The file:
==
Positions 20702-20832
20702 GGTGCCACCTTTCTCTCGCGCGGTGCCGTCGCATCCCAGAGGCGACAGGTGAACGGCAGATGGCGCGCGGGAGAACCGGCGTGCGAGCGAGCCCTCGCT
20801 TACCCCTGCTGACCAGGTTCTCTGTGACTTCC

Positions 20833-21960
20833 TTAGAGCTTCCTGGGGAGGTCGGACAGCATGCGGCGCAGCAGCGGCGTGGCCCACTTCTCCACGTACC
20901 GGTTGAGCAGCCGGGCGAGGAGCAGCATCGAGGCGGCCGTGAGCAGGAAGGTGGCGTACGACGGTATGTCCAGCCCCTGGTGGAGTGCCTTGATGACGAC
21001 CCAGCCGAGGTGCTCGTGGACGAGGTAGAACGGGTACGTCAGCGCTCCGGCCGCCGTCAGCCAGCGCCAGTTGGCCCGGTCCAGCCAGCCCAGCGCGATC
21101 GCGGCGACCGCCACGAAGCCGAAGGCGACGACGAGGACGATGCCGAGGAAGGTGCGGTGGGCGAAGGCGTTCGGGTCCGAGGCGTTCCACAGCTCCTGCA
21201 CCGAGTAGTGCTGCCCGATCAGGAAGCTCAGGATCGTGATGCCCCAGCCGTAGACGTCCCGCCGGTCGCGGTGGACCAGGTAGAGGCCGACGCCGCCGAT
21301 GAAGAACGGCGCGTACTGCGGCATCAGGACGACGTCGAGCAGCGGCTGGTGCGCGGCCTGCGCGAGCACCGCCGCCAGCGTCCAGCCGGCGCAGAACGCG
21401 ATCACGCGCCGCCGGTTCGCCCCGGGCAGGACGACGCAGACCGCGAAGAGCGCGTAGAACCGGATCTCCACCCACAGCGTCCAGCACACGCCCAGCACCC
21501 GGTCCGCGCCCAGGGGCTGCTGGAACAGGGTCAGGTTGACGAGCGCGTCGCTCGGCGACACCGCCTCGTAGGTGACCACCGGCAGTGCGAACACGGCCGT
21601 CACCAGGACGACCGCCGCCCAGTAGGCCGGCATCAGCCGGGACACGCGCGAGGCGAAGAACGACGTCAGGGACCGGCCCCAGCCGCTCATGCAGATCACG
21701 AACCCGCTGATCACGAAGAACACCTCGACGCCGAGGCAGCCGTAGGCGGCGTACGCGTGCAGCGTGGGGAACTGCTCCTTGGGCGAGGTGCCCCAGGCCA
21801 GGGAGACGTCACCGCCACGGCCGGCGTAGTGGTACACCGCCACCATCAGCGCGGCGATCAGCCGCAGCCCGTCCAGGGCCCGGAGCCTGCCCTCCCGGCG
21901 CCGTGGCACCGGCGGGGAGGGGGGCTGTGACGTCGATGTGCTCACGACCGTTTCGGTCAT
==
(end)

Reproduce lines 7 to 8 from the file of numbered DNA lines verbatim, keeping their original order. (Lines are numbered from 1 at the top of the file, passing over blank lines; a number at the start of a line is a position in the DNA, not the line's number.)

21001 CCAGCCGAGGTGCTCGTGGACGAGGTAGAACGGGTACGTCAGCGCTCCGGCCGCCGTCAGCCAGCGCCAGTTGGCCCGGTCCAGCCAGCCCAGCGCGATC
21101 GCGGCGACCGCCACGAAGCCGAAGGCGACGACGAGGACGATGCCGAGGAAGGTGCGGTGGGCGAAGGCGTTCGGGTCCGAGGCGTTCCACAGCTCCTGCA